If the press exists to inform the public, how can its performance be assessed? Journalists often respond to critique by noting that partisans on both sides are unhappy with their reporting. However, this sort of reflexive framework, a fundamentally moon-based journalism, can’t really tell us anything about how the public has been served. A better way is to take a sun-based approach, and figure out what news organizations have actually informed the public about by measuring public knowledge.
This isn’t as easy as it might sound, and there are a variety of approaches in political science to measuring political and civic knowledge (and other kinds of public knowledge in other areas). Large-scale surveys typically use true/false or multiple choice questions by necessity, which have the down side of allowing educated guesses, or at least giving an additional prompt to recall information that might otherwise have been inaccessible in memory. For example, this Buzzfeed survey, while illuminating, doesn’t tell us anything beyond whether people think they heard about a story, which could be accurate or could be the result of a bunch of cognitions running together. Another way of doing this is with open-ended questions that ask respondents to describe what they know about a particular topic, but which give them as little as possible in the prompt.
This is a particularly important question for examinations of the 2016 U.S. presidential election, but also for all elections going forward in liberal democracies. The reason is “fake news,” a term that in the last few weeks has come to represent misinformation, conspiracy theories, propaganda, hoaxes, and even parody to a certain extent. Although the political commentary community doesn’t have a great conceptual handle on “fake news” yet, we do know the election was subject to both widespread hacking and leaking of private information, and several stories that compounded upon themselves in partisan information loops fed by motivated reasoning. Occasionally these stories came up for air, but it’s reasonably likely that their main aggregate effect was simply to toxify the entire news environment.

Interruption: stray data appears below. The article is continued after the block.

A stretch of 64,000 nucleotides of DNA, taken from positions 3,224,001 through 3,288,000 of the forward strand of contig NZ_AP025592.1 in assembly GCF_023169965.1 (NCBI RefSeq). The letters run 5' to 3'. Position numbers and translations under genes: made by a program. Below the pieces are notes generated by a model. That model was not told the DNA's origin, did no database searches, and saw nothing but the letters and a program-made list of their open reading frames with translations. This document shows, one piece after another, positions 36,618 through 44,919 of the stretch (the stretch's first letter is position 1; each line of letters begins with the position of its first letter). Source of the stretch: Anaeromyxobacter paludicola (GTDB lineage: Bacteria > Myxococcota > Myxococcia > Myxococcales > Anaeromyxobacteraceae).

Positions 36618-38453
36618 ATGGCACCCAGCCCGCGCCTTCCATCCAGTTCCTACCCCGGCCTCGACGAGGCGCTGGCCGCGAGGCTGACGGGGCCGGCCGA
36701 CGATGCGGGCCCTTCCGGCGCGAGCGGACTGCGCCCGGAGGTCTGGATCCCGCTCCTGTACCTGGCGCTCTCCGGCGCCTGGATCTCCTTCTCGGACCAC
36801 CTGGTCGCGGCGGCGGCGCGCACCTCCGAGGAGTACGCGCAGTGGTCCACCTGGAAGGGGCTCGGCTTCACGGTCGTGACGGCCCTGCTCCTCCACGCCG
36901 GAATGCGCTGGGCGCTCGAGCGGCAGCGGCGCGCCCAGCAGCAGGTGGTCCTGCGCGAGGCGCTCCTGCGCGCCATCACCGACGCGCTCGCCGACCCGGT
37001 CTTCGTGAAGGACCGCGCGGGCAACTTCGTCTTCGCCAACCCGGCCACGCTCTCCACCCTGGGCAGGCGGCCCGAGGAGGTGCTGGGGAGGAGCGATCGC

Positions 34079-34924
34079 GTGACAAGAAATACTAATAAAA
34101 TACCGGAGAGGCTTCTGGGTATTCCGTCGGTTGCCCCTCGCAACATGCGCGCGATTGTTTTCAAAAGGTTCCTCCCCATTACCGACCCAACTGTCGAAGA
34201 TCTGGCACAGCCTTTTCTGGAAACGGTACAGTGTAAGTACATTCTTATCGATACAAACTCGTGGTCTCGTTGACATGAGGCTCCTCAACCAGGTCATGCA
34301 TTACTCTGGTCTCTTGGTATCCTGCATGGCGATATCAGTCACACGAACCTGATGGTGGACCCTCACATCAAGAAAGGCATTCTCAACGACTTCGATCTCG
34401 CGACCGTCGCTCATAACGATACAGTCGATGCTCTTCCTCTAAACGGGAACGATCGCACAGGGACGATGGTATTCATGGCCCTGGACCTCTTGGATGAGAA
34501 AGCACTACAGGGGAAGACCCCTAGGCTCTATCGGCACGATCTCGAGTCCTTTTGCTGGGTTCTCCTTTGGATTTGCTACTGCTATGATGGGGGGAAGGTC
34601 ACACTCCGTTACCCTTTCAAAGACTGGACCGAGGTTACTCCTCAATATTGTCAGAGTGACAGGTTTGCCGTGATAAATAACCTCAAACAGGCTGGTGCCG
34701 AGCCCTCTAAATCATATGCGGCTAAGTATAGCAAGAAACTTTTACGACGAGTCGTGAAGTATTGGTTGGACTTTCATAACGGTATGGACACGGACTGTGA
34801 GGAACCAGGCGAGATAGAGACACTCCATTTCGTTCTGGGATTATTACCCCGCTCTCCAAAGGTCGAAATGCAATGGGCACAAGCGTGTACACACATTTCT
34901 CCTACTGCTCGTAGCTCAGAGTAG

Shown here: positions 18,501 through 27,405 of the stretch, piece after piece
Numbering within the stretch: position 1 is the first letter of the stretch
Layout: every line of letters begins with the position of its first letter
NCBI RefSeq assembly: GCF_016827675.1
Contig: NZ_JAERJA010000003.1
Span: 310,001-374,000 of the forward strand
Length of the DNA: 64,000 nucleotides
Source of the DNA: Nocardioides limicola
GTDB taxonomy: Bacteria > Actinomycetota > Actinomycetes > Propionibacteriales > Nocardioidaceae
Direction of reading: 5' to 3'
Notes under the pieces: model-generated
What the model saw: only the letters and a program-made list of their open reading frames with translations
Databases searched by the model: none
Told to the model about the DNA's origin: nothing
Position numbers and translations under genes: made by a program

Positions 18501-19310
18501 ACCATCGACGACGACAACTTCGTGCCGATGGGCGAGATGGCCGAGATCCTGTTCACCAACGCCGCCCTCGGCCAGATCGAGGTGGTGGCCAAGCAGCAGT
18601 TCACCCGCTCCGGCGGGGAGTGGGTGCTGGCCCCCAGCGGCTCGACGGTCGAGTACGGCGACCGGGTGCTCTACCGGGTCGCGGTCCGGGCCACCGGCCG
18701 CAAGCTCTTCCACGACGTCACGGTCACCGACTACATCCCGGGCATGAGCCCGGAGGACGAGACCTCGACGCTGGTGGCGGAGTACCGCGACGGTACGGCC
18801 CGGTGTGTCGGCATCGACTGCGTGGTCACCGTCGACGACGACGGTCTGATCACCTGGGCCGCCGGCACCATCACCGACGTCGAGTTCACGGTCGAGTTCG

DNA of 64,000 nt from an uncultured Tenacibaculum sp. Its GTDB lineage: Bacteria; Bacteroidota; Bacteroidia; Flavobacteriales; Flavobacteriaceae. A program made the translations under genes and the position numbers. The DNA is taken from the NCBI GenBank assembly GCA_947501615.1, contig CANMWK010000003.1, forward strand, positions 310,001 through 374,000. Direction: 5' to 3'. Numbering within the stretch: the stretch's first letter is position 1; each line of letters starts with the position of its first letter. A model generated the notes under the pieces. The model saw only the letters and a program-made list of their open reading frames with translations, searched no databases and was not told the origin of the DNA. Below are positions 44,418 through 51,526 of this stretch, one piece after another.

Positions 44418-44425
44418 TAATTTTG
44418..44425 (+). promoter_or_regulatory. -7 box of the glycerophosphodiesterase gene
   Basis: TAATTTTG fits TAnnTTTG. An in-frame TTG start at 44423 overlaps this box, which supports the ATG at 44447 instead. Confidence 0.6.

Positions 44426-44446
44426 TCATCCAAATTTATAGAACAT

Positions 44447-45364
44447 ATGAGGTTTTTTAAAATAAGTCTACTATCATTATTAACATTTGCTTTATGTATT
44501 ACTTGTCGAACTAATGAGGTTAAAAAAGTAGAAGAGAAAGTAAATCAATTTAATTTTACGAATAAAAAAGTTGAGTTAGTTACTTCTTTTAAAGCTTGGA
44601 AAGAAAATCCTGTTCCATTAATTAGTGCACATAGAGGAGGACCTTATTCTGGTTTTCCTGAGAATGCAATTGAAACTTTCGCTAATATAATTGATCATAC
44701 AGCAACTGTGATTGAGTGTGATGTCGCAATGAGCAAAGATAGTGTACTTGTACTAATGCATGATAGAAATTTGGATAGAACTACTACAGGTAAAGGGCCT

Unlike some of my other question generation posts, this is a question I’m actually planning a study around. What I’m really interested in is what information people had available when certain story concepts were primed by events in the campaign, or at least what they have that can still be primed now. Specifically, I’m going to use open-ended questions to ask survey participants to describe in as much depth and details as they can three “scandal” stories each about the two major party candidates: for Hillary Clinton, her emails, her paid speeches, and the Clinton Foundation; and for Donald Trump, his tax returns, accusations of sexual assault against him, and the Trump Foundation. I’ll also ask about two fact-focused post-election topics: the percentage of the popular vote won by each candidate, and how turnout compares with that of 2012. After those knowledge questions, I’ll have an extensive battery of media and information behavior questions, political attitudes and behaviors, and a couple public opinion perceptions.
These results could be paired with content analysis (or reports such as this one from the Shorenstein Center on campaign news coverage) to see how well knowledge matches news volume, but I expect them to be interesting in their own right. The preliminary question that got me thinking about this study back in October was whether people distinguish the two ongoing Clinton stories involving email — the server she used as Secretary of State, and the hacks of the DNC and John Podesta. I’ve got five dollars American that says that on average they don’t.